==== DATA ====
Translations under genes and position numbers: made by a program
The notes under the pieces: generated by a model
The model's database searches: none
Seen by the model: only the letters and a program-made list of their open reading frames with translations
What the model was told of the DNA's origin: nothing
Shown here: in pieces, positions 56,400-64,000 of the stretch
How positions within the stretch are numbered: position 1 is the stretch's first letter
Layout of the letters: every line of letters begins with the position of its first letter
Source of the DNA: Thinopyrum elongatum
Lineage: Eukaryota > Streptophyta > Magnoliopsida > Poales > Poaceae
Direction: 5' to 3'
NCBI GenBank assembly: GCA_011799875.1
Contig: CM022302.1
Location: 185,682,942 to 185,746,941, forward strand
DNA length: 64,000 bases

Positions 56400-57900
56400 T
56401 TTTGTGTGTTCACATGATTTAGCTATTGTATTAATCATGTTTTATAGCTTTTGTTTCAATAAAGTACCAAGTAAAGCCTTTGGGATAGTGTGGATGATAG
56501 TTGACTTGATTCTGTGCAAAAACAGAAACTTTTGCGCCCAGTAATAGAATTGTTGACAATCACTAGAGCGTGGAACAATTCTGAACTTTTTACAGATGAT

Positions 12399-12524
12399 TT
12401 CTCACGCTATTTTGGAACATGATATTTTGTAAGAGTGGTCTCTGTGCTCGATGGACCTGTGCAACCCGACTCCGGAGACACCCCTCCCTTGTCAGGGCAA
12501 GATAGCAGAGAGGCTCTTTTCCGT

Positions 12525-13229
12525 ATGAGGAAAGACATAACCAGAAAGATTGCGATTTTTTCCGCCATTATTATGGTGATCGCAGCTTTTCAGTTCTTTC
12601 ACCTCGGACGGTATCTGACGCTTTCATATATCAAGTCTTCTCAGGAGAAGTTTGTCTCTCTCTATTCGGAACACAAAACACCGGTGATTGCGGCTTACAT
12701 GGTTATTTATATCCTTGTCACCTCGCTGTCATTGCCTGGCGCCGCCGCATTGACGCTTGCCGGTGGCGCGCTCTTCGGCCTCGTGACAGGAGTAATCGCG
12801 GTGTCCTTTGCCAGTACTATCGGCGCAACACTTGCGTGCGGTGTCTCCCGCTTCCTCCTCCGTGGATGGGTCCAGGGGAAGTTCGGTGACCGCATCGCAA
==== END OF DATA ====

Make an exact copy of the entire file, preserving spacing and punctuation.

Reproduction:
Translations under genes and position numbers: made by a program
The notes under the pieces: generated by a model
The model's database searches: none
Seen by the model: only the letters and a program-made list of their open reading frames with translations
What the model was told of the DNA's origin: nothing
Shown here: in pieces, positions 56,400-64,000 of the stretch
How positions within the stretch are numbered: position 1 is the stretch's first letter
Layout of the letters: every line of letters begins with the position of its first letter
Source of the DNA: Thinopyrum elongatum
Lineage: Eukaryota > Streptophyta > Magnoliopsida > Poales > Poaceae
Direction: 5' to 3'
NCBI GenBank assembly: GCA_011799875.1
Contig: CM022302.1
Location: 185,682,942 to 185,746,941, forward strand
DNA length: 64,000 bases

Positions 56400-57900
56400 T
56401 TTTGTGTGTTCACATGATTTAGCTATTGTATTAATCATGTTTTATAGCTTTTGTTTCAATAAAGTACCAAGTAAAGCCTTTGGGATAGTGTGGATGATAG
56501 TTGACTTGATTCTGTGCAAAAACAGAAACTTTTGCGCCCAGTAATAGAATTGTTGACAATCACTAGAGCGTGGAACAATTCTGAACTTTTTACAGATGAT

Positions 12399-12524
12399 TT
12401 CTCACGCTATTTTGGAACATGATATTTTGTAAGAGTGGTCTCTGTGCTCGATGGACCTGTGCAACCCGACTCCGGAGACACCCCTCCCTTGTCAGGGCAA
12501 GATAGCAGAGAGGCTCTTTTCCGT

Positions 12525-13229
12525 ATGAGGAAAGACATAACCAGAAAGATTGCGATTTTTTCCGCCATTATTATGGTGATCGCAGCTTTTCAGTTCTTTC
12601 ACCTCGGACGGTATCTGACGCTTTCATATATCAAGTCTTCTCAGGAGAAGTTTGTCTCTCTCTATTCGGAACACAAAACACCGGTGATTGCGGCTTACAT
12701 GGTTATTTATATCCTTGTCACCTCGCTGTCATTGCCTGGCGCCGCCGCATTGACGCTTGCCGGTGGCGCGCTCTTCGGCCTCGTGACAGGAGTAATCGCG
12801 GTGTCCTTTGCCAGTACTATCGGCGCAACACTTGCGTGCGGTGTCTCCCGCTTCCTCCTCCGTGGATGGGTCCAGGGGAAGTTCGGTGACCGCATCGCAA